By Ray Hanania
This month, America will commemorate the anniversary of the birth of iconic civil rights leader Dr. Martin Luther King Jr., who used non-violent protests to challenge racist and discriminatory practices by local and federal governments and agencies.
African American and the descendant of slaves in Georgia, King used civil disobedience to confront racist laws that treated blacks differently from whites, resulting in the adoption of the Civil Rights Act of 1964, which was introduced by President Lyndon Baines Johnson. Johnson was merely following up on promises made by his predecessor, President John F. Kennedy, who was assassinated only months after addressing the American people on his efforts to enforce civil rights for all.
America in the 1960s was not much different from today’s Israel, where racism and discrimination define the Jewish state’s policies, which recognize the superiority of Jews over non-Jews in the Holy Land.
It might be wise for the Palestinians to pause and reorganize themselves using King’s message as a foundation for their own struggle against growing apartheid practises by Israel’s government. King’s methods were based on principles evolved from the struggle of Mahatma Gandhi.
The struggle that King led was not without violence from his foes, and he was assassinated by a white racist on April 4, 1968, in Memphis, Tennessee. King’s “civil disobedience” resulted in the rise of a new wave of racism in America and the election of people like George Wallace, who became governor of Alabama in 1963.
Wallace fought to preserve laws that segregated whites and blacks, requiring the races to be given different public facilities and services, with whites receiving far better treatment than blacks — in much the same way that Israel provides Jews with more funds and services than they do to Palestinians living in Israel.
What did King do that Palestinians can do? A lot.
They can start by building civil rights coalitions inside Israel, coordinated with Palestinians living in the West Bank, where apartheid is used to distinguish government services and rights between Jews, who are favored, and non-Jews, who are discriminated against because of their race, religion and national origins.
And reaching out to the African American community would also be good because the racism against non-Jews by Israel extends to racism against other minorities, including blacks, Asians and others. Last week, for example, Israel’s government shockingly, openly announced that it would give each African refugee living inside Israel as much as $3,500 to leave the country. Benjamin Netanyahu, who is the Israeli version of Wallace, explained the outrageous offer as driven by the need to protect Israel’s “Jewish and democratic character.”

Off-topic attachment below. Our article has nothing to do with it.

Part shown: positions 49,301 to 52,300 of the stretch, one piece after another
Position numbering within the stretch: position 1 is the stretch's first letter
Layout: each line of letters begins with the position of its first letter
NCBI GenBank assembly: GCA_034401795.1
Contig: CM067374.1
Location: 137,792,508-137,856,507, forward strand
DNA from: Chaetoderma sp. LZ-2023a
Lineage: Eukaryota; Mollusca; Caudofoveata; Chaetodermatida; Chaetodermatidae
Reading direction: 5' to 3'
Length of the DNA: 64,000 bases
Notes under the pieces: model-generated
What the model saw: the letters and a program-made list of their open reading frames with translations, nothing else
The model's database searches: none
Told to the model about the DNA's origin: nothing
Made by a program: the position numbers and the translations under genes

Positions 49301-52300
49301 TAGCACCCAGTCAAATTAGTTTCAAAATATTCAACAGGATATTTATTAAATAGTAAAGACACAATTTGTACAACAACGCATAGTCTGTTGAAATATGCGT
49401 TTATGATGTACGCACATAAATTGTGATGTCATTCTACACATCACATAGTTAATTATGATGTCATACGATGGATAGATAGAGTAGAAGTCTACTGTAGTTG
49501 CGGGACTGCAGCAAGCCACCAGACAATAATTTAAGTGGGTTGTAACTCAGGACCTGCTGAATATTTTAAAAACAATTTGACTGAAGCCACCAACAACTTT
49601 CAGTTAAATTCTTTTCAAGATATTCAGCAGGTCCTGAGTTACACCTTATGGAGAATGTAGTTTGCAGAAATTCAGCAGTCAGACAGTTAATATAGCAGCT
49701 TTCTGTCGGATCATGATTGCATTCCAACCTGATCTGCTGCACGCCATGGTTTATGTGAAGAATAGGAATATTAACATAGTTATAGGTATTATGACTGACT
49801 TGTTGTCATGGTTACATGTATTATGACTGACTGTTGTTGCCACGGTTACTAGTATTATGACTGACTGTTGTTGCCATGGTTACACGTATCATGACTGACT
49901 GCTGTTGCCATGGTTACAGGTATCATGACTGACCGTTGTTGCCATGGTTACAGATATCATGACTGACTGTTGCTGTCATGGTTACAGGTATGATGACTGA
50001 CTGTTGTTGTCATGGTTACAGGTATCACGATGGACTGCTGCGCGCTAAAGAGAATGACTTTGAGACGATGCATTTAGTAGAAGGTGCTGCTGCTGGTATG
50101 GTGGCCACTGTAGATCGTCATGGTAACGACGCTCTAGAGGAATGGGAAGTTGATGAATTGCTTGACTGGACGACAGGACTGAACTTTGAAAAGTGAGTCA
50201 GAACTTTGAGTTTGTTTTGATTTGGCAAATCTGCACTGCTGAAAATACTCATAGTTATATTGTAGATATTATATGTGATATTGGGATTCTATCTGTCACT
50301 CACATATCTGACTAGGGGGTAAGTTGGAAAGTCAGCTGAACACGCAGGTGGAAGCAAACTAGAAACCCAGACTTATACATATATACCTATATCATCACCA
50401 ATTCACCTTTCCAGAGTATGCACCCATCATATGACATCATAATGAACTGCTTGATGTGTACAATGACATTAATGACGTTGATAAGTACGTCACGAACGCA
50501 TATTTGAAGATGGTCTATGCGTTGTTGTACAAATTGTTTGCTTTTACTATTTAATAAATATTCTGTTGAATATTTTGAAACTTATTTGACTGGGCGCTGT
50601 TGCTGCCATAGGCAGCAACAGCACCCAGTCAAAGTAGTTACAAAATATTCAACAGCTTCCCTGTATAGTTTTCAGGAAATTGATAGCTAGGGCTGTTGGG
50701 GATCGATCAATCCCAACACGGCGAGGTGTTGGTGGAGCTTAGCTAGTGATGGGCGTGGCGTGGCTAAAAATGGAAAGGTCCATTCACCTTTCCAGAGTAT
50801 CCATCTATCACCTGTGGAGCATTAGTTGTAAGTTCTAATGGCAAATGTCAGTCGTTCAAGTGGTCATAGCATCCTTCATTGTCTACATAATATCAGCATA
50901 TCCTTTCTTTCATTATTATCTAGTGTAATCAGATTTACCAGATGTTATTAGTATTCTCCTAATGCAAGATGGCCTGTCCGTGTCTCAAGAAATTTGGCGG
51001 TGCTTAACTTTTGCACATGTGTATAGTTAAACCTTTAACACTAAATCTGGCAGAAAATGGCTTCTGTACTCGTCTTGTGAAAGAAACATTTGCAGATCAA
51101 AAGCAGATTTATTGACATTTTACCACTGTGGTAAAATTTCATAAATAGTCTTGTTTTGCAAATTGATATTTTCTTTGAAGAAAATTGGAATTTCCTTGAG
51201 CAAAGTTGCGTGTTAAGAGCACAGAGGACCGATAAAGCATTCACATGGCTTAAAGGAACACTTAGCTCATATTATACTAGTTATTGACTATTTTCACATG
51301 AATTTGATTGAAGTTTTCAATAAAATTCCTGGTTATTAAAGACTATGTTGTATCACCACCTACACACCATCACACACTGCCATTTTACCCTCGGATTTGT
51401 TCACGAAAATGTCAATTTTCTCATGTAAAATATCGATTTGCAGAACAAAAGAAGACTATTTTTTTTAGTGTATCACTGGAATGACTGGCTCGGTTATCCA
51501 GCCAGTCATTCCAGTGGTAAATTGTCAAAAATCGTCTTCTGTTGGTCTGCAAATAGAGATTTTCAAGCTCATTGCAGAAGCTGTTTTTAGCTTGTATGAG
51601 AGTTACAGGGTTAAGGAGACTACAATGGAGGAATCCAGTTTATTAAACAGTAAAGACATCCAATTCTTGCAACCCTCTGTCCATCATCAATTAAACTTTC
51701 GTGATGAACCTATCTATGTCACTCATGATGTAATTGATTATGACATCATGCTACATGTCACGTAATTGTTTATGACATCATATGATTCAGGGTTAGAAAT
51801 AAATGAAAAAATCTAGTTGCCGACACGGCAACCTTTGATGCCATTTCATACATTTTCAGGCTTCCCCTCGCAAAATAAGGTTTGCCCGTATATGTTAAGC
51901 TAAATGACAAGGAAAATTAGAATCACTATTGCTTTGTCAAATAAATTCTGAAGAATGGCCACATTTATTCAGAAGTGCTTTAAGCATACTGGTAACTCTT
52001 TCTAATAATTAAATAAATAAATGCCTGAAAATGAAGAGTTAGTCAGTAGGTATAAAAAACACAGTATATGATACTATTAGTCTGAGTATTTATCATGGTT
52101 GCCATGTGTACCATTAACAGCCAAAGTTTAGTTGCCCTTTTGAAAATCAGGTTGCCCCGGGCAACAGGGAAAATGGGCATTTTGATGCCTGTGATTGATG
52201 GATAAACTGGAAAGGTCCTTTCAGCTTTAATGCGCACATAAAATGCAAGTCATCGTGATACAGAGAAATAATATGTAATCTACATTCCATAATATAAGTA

Of course, racism based on religion is no different than racism based on race. I call Israel’s discrimination “racist religionism.”
The analogy of Netanyahu’s offer strikes a strong chord among Americans, who are forced to finance Israel’s government apartheid and societal racism with more than $3.5 billion dollars of their taxes every year.
Tax dollars taken from hard-working Americans are directly used to support Israel’s racist societal values, which are falsely cloaked as being “democratic.” This means that Israel’s violations of civil rights directly reflect on the American people, because the funding spent on Israel represents nearly one-fifth of all of America’s aid to foreign countries.
Americans have not shown a strong sympathy for the plight of the Palestinians, mainly because of the poor performance of Arab activists and groups in the US. But Americans will when they understand who is paying for Israel’s racism; a system that defies the fundamental principles of America’s commitment to civil rights.
Palestinians can embrace King’s message and make it their own, and many Americans would identify with that. In fact, to mark his birthday on Jan. 15, Palestinians should close down their stores inside Israel as a form of civil disobedience and declare it as a commemoration to King’s principles in the face of the daily discrimination they face.
Israel’s government continues to motor towards worse forms of racist discrimination. This week, they also announced they would ban members of 20 civil rights organizations from entering their embattled “Jewish state.” Many of those banned are Jews.
Palestinians need to dramatically shift their activism away from their routine protests, which have proven to fail, and embrace new strategies through civil disobedience that reinforce a commitment to peace, compromise and non-violence.
They will find much support from progressive Jewish and Israeli organizations such as B’Tselem, Jewish Voice for Peace, the New Israel Fund, Rabbis for Human Rights, Gush Shalom, Seeds of Peace, and J Street, to name just a few. We should be talking with Israelis who support justice, like courageous civil rights writers such as Bradley Burston and Gideon Levy and many of the Israeli groups above, not supporting a blanket and self-destructive BDS boycott of all of Israel.
On Jan. 15, Palestinians should abandon their failed strategies and embrace a new, more principled stand. Suspend all their business and honor King, redefining themselves with a protest process that can be more successful in standing up to Israeli racism. Mark one time that day for a Palestinian and Arab world moment of silence in King’s name and make his successful efforts ours too.
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